Learning Styles

Understanding and using learning styles to make your training stick…

Learning styles are something that a lot of L&D professionals know something about.  Originating from the work of Gregory Bateson and Kolb, the four learning styles of Activist, Pragmatist, Theorist and Reflector were developed and popularised by Honey & Mumford some 30 years ago. They have gone on to become one of the most widely used models for understanding how people approach learning differently.

In summary, the four styles are:

  • Activist: Enjoy new experiences, enthusiastic about new ideas, can act first and consider the implications later, enjoy team tasks
  • Theorist: Like to think problems through step-by-step, can be perfectionists, like structured situations with a clear purpose, enjoy questioning and probing ideas
  • Pragmatist: Are eager to try things out, may be impatient with long discussions, like models and concepts that they can apply, often practical in their approach
  • Reflector: Like to collect data, review and think carefully before coming to a conclusion, appreciate having time to think and prepare, often listen before contributing their view

Whilst everybody is capable of utilising all styles they often exhibit a preference for one or two which informs how they approach learning something new. When used in the context of you as a business trainer, these become ‘trainer styles’ and they can explain certain habits around your approach to design and delivery.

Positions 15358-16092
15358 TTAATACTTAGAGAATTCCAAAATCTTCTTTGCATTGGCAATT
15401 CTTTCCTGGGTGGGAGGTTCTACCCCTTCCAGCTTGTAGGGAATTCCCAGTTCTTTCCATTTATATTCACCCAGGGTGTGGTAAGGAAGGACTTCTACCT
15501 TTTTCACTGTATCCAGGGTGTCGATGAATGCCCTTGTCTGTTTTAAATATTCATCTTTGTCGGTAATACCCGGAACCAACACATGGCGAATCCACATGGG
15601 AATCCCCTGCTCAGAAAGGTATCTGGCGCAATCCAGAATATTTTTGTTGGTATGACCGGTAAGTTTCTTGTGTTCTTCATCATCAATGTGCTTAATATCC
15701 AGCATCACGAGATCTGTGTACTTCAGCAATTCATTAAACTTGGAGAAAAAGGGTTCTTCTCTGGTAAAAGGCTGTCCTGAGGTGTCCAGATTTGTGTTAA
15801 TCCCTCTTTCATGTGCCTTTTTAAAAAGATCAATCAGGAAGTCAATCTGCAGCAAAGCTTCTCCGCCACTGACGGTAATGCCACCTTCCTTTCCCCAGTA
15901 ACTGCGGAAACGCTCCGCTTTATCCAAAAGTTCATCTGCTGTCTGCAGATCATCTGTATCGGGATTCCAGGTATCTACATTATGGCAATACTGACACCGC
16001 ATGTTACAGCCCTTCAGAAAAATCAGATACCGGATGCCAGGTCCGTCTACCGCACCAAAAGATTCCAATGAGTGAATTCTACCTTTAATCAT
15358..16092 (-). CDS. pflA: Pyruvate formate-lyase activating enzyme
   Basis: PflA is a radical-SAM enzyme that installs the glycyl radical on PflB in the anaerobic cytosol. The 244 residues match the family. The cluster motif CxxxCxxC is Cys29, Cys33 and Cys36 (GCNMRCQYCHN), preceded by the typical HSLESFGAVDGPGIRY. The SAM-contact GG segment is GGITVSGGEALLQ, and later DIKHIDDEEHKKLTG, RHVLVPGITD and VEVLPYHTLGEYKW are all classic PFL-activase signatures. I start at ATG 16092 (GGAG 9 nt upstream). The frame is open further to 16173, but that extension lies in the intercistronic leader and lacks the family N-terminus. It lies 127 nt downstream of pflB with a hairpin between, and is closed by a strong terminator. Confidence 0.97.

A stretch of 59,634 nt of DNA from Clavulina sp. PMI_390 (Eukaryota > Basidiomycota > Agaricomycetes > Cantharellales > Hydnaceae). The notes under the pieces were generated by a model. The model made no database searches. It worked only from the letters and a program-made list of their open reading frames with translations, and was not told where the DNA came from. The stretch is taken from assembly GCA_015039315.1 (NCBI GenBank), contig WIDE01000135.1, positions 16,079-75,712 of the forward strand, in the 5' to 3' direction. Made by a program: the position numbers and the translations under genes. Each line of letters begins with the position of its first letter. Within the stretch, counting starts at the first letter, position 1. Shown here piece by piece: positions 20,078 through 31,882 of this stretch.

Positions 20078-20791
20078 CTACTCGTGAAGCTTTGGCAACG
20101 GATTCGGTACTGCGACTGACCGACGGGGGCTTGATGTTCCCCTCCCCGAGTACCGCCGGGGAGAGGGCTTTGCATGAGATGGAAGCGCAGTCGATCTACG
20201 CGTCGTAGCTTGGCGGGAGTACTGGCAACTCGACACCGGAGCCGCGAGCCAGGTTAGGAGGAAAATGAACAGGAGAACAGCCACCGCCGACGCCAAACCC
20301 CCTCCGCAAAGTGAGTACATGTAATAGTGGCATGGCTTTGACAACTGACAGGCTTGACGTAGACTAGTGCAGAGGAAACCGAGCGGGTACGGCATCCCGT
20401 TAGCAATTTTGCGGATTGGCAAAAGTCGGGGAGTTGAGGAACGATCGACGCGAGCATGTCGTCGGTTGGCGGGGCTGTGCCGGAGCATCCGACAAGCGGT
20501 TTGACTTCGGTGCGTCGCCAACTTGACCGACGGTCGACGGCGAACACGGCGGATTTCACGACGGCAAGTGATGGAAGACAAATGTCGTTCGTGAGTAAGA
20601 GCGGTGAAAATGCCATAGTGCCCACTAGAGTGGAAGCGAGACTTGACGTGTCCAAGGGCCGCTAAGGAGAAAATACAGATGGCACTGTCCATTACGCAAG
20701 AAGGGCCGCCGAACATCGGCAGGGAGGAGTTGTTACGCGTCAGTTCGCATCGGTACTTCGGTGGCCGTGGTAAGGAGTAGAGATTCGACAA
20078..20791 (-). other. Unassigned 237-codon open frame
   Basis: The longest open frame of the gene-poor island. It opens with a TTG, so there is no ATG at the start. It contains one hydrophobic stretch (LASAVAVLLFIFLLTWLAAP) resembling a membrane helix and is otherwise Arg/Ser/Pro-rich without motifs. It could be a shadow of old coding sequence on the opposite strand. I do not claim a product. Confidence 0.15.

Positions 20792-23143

By not utilising all learning styles in your training you run the risk of creating a training programme that appeals to some but not all participants, is skewed by your preferences and does not maximise the chance for learning to take place.  We interviewed Peter Honey as part of our research for the Financial Times Guide to Business Training and he had some very insightful views on how trainers can utilise the concept of learning styles in their training to increase the chance of effective learning and, most importantly, transfer of the learning to the work environment.

Whilst the book goes into more detail on this topic, here are our top five tips to improve the effectiveness of your business training with learning styles:

  • Be aware of your own learning style preferences as a trainer
  • Consider how these preferences ‘infect’ the design and delivery of your training
  • Use learning styles as an integrated aspect of your business training – not just as an ice breaker
  • All learning styles are important for each of us to learn (not just the styles we prefer) so structure your training to appeal to ALL learning styles
  • Signpost how you are using learning styles as you deliver sections of your training so that, for example, activists know that you are consciously challenging them to reflect which may not be a preference of theirs.

Your learning style preferences will communicate themselves through your trainer style.  Developing an awareness of your style preferences enables you to develop greater flexibility in your training.  Flexibility is important in the context of learning.

For more information on learning and training styles and how to utilise these effectively in your business training we suggest you read the Financial Times Guide to Business Training.